Take Me with You by Tara Altebrando
English | 2020 | Young Adult, Fantasy | ePUB | 2.3 MB
From the acclaimed author of The Leaving comes a new psychological thriller that challenges our trust in the electronic devices we keep close.
Eden, Eli, Marwan, and Ilanka barely know each other beyond having a class or two together. But when they are all summoned via messaging app to an empty classroom after school, they find a small cube sitting on a desk. Its sides light up with rules for them:
Do not tell anyone about the device. Never leave the device unattended.
And then, Take me with you . . . or else.
At first they think it’s some kind of prank or a social experiment orchestrated by the school administration. Still, they follow its instructions until the newly-formed group starts to splinter. Nobody has time for these games—their lives are complicated enough. But the device seems increasingly invested in the private details of their lives. And disobeying its rules has scary—even life-threatening—consequences . . .
This timely thriller probes our dependence on personal technology and challenges the notion that our devices are keeping us connected. The truth may very well be the opposite.
She dug through her backpack again to see exactly how wet it had gotten in there. One of the colored dividers of her binder had bled blue onto some loose-leaf where she’d taken notes for her social studies essay, and this made her irrationally angry. She spread the papers out on her bed to dry, then woke up her laptop and started working on the essay, but who could concentrate, with that thing right there?
She checked her phone.
A fight up on Ditmars Boulevard; a purse snatching on Steinway Street.
She turned back to her laptop and opened the browser. She searched for “cube device” and “cube device with rules” but turned up nothing but the Amazon TV cube, and this wasn’t that.
She sat back in her chair. There were seams around some of the device’s edges but nothing that looked like an opening or a battery case.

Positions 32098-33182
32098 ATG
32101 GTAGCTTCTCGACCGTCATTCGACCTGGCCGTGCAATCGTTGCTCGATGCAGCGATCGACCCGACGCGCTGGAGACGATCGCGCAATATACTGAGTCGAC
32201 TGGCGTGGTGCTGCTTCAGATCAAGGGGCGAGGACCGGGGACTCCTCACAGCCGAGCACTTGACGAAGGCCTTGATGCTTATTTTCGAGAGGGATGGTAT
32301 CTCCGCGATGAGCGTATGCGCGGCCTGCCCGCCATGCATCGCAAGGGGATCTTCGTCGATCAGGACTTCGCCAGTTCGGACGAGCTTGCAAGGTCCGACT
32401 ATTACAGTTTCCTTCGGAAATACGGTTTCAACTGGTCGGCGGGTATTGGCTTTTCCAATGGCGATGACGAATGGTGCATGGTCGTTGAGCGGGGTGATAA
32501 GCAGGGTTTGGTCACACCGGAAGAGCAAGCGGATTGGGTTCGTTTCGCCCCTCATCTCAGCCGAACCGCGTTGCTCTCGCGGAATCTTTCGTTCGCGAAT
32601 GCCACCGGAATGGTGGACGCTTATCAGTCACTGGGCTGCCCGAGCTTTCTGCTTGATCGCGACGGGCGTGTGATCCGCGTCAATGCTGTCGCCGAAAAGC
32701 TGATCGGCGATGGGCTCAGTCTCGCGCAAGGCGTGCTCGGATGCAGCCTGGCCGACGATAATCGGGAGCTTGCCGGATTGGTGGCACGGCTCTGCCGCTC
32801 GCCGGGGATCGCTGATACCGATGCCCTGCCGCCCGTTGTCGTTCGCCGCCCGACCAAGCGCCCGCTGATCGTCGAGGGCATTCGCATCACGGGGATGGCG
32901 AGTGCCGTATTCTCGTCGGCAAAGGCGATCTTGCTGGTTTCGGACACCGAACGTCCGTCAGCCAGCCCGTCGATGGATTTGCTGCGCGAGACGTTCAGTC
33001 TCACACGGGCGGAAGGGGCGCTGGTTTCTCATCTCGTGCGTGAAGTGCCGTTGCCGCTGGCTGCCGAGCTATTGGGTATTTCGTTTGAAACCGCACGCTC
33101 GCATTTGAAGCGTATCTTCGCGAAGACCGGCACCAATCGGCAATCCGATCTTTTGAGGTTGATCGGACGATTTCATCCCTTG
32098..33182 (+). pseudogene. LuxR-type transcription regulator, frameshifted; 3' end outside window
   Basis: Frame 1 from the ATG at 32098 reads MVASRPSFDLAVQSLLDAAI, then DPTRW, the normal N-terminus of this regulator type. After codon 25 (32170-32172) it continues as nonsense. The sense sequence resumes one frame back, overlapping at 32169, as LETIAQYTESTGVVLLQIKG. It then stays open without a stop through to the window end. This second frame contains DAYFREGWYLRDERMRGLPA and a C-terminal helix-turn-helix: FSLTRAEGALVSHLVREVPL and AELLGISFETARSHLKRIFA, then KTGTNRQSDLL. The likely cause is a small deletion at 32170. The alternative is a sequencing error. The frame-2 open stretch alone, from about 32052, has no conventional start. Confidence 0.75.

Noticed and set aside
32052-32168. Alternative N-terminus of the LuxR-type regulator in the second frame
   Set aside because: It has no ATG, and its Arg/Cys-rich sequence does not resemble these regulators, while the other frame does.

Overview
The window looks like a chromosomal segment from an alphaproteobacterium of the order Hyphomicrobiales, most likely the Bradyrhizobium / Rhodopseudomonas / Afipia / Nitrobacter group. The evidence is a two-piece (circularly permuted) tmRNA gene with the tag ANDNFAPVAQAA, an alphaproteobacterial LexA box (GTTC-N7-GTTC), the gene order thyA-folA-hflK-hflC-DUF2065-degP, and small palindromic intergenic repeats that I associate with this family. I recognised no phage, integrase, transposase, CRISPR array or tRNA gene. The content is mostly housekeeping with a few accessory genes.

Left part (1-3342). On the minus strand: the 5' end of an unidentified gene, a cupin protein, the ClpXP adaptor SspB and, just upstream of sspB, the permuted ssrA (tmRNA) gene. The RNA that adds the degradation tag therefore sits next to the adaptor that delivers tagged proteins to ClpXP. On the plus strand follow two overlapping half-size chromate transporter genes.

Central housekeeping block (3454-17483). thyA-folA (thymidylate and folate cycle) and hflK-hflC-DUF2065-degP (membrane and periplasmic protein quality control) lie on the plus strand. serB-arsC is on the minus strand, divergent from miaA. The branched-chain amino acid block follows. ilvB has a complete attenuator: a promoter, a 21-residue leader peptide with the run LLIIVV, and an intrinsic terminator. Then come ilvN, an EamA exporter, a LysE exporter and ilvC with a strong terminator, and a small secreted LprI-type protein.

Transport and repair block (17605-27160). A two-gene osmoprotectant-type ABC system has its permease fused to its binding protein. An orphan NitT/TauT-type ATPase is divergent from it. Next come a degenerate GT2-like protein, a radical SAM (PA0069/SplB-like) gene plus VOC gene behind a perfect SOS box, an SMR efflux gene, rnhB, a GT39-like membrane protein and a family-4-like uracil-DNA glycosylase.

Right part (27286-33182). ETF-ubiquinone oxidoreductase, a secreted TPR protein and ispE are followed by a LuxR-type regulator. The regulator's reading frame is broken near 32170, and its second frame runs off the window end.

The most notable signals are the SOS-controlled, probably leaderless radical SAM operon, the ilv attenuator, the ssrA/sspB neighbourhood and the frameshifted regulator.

She checked her phone.
Julian hadn’t posted anything since Starbucks.
She hearted that post, then sort of regretted it.
A text from Anjali asked what Mr. M’s message was about, and Eden wrote back, Don’t know. He never showed. Then fire alarm.
She wanted to say more; her fingers stayed poised there, but no, that wouldn’t be smart.
Do not tell anyone about the device.
Do not leave the device unattended.
Did that mean she had to take it into the bathroom with her?
She did, just to be safe. Her phone, too, so yes, she was sort of a hypocrite that way. She threw a towel over the device before unbuttoning her jeans. It was listening, so could it also be watching?
Eli texted, Everything okay?
She wrote back, So far, so good. It said not to get it wet. After I got it wet. But that’s it.
Okay keep me posted.
Back in her room she put the device on her desk and waited, phone in hand.
The AC cycled off, and the room felt eerily quiet. She always hated these in-between hours, before her mother was home safe and cooking and not out there where everything bad could happen. In the weeks after the accident, she’d been afraid to let her mother out of her sight, really. They’d long before deactivated the location services on their phones and the alerts that went along with them—“Eden arrived at home,” that sort of thing—but they’d reactivated them for a while right after. The few times she had been alone that week, Eden had tracked her mother’s location like a stalker and also watched the GoFundMe page total go up, wondering how long she could live on it if she ended up an orphan.